"The `principle of judicial parsimony' allows a court to delay or suspend discovery on one issue if the outcome of another issue, to be tried first, will be dispositive of the entire case." (Citations omitted.)

353 N.E.2d at 491.

This principle was followed, and prudently so, in the case at bar.

Issue III. Trial court bias

In this issue, Campbell claims that he was denied his due process right to a fair proceeding and that the trial judge demonstrated bias, prejudice, and hostility to Campbell. In his brief, he points to several examples of alleged bias on the part of the trial court consisting of statements made by *1059 the trial judge at the summary judgment hearing.

We have carefully examined the specific references cited by Campbell. Regarding the court's expressions of alleged antipathy toward the Food and Drug Administration, and the federal bureaucracy in general, we see nothing indicating an unfair predisposition on the part of the judge to Campbell's case. Campbell claims the trial judge erroneously rejected relevant evidence at the hearing. Campbell made no objection; indeed, his counsel stated that he understood the trial court's reasoning. Campbell points to the judge's remark in reference to the personnel manual that, "I am not about to read Lilly's gingerbread book. It doesn't apply to this particular case." While this characterization of the manual is interesting, nevertheless the determination of its inapplicability to the case is correct. See discussion of Issue VI, infra. Campbell notes that the judge characterized Counts I, II, and III of the complaint as "hogwash." We disagree that this expression tends to show prejudice. It is a familiar and colloquial manner of saying that the judge found those counts of the complaint as being without merit, and ultimately ruled accordingly.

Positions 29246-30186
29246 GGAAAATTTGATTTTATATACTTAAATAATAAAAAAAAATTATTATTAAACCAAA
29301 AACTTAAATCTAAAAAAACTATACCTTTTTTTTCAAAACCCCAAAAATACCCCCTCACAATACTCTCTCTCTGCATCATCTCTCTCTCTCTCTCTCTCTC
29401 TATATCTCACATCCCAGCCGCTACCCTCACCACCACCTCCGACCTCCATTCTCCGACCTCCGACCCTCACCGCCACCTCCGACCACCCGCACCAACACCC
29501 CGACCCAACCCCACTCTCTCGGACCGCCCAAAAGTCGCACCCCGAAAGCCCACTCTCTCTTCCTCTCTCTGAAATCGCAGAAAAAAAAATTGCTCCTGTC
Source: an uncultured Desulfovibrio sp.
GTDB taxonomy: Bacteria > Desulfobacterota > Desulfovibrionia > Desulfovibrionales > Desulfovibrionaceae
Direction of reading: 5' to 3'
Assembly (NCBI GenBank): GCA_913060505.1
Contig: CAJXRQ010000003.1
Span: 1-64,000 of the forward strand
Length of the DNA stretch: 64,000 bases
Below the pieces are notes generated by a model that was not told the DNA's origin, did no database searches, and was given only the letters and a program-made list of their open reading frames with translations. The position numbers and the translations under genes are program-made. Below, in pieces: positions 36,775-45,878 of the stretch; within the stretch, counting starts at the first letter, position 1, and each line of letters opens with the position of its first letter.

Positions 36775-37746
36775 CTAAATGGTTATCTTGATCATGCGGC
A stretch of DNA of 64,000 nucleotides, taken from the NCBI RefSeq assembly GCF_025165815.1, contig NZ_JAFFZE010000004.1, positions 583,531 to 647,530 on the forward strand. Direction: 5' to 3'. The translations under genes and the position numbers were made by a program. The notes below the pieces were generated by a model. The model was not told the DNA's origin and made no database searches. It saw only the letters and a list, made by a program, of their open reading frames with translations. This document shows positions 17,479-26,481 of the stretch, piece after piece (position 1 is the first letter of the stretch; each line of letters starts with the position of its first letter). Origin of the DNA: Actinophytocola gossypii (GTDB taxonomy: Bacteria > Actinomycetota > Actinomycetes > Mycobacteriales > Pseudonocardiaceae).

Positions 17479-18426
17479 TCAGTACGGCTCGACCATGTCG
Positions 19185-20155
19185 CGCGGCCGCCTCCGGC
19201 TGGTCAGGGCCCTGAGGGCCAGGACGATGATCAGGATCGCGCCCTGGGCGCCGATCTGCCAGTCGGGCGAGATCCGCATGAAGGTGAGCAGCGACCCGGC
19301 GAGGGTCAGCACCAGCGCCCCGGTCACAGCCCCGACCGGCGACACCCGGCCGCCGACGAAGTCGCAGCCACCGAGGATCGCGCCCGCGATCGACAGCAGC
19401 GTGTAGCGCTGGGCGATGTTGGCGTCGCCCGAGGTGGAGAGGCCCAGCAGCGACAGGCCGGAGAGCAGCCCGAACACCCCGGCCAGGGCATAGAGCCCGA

Finally, Campbell alludes to other remarks contended to reflect bias, prejudice and hostility. We feel that expressions of personal opinion are better left unsaid, but note that this was a hearing on a pretrial motion and, of course, no jury was present or had even been assembled. In the context of the proceedings, the remarks consisted of the judge's musings about issues irrelevant to the trial. It is axiomatic that for alleged prejudice and hostility to be reversible, some harm must be shown. Inasmuch as we affirm the trial court's application of the law to this case, and since no factual dispute needed to be resolved by the court that could possibly have been tainted by prejudice, we fail to see any harm demonstrated.

Issue IV. Cumulative error

Campbell contends that the cumulative effect of the alleged irregularities in Issues I-III denied him a fair or meaningful hearing on his complaint. Since we found no error to have been shown in those issues it follows, a fortiori, that no error is shown here.

Issue V. Retaliatory discharge

This is the heart of the appeal. Campbell claims the trial court erred in determining that in complaining to Lilly officials about its products and personnel, he was not exercising a right conferred upon him by a statute or protected by statute. The trial court found that his claim of retaliatory discharge does not state a valid claim which qualifies as an exception to the employment at will doctrine recognized by the Supreme Court of Indiana. The court further found that there is no recognized public policy restricting the right of an employer to discharge an at will employee who charges the employer with practices allegedly contrary to the federal drug regulatory scheme and the regulations issued thereunder. Absent the existence of a statutorily conferred right, and Campbell's alleged exercise of that right, the court concluded, Campbell, in alleging that Lilly's termination of his employment violated general public policy, failed to state a claim upon which relief can be granted.